A Dramatic Pause, As Expansion Breaks Longevity Record
Published Friday, June 21, 2019 at: 7:00 AM EDT
With the start of the second half of 2019, this expansion officially sets a new record as the longest growth cycle in modern U.S. history. However, growth has moderated lately. The U.S. Leading Economic Index (LEI) in May was unchanged from April. It's a dramatic pause after 10 years of strong growth.
"While the economic expansion is now entering its eleventh year, the longest in US history, the LEI clearly points to a moderation in growth towards 2% by year end," according to the economic team at The Conference Board, a big-business sponsored group that is responsible for tracking the monthly U.S. LEI.
From The Great Recession of 2008, which was the worst period of negative growth since The Great Depression, the current growth cycle began in April 2009, and GDP grew only modestly until 2015. Then, real wage gains began accelerating, propelling stronger than expected growth for over four years. Though U.S. growth recently leveled off, it's been a spectacular expansion, by modern historical standards.
The Federal Reserve was nimble in reversing its interest rate policy in recent weeks, as fear of trade wars and, now, a real war with Iran, heightened uncertainty, and the expansion is poised to extend into 2020. However, the Fed has not always been accurate in the past in forecasting the economy. Far from it!
The Fed caused every recession since 1954 by misreading the economy, tightening credit too much and choking growth. They came close to doing it again earlier this year, but their quick about-face in May has enabled the long expansion to continue for now.
Fritz Meyer, an independent economist whose research we license, says the Fed's fear of inflation is overblown. Since this expansion began, the Fed's forecast for inflation has been wrong, he says. The Fed's policy reversal in recent weeks, articulated in its public pronouncements in May and June, indicates that the Fed could be rethinking its inflation model.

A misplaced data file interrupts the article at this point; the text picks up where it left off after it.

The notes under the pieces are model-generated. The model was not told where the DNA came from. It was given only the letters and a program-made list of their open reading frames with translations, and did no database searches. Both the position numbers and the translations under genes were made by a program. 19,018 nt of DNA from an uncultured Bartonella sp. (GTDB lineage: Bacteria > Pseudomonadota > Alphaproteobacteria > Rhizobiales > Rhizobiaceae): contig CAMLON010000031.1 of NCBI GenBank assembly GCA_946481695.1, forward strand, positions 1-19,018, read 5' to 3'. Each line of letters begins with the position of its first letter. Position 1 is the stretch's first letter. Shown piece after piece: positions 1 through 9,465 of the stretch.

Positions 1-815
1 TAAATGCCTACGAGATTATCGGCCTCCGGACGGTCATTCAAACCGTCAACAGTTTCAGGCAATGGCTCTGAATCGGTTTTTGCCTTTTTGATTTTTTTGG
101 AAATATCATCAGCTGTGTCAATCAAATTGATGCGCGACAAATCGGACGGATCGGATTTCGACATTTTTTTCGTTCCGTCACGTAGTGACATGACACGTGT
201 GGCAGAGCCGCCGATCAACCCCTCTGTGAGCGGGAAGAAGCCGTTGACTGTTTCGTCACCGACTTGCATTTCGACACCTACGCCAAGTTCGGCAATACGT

Watch for the Fed to show less fear of inflation in the months ahead. A tectonic shift in the way the Fed views inflation could fuel continued growth. Or the Fed could make a mistake.
The big picture significance of this chart is that the LEI has historically rolled over very definitively months before recessions in the past. Hence, the pause in the LEI is pregnant with drama.
The Standard & Poor's 500 index broke another all-time high with its closing price of 2,954.18 on Thursday. The index closed on Friday at 2,950.46.
This article was written by a veteran financial journalist based on data compiled and analyzed by independent economist, Fritz Meyer. While these are sources we believe to be reliable, the information is not intended to be used as financial or tax advice without consulting a professional about your personal situation. Tax laws are subject to change. Indices are unmanaged and not available for direct investment. Investments with higher return potential carry greater risk for loss. No one can predict the future of the stock market or any investment, and past performance is never a guarantee of your future results.
© 2022 Advisor Products Inc. All Rights Reserved.
- The Explosion In Real Retail Sales You Never Hear About
- Amid Signs Of Weakness, Fed Reverses Course; Stocks Rally
- Three Stories Affecting Your Wealth This Week
- Buried In The Fed's Financial Stability Report, A Potential Risk To Investors
- Forget Everything You Know About Inflation
- China Trade War Sparks Fear But Not Stock Losses
- Surprisingly Good Productivity, Jobs, Inflation And Trade News
- Stocks Break Record High On Economic Surprises
- U.S. Leading Indicators, Retail Sales, And Atlanta Fed Forecast Signal Strength
- S&P 500 Closes Near Record High Amid Growing Ebullience
- An Early Indication The Economy Is Stronger Than Expected
- A Spectacular Quarter For U.S. Stocks Just Ended
- Real Economy Strengthens, Yield Curve Inverts And Mueller Report Drops
- Despite Crises, Economic Fundamentals Are Strong
- How Misperceptions Spread And Cause Confusion On Money Matters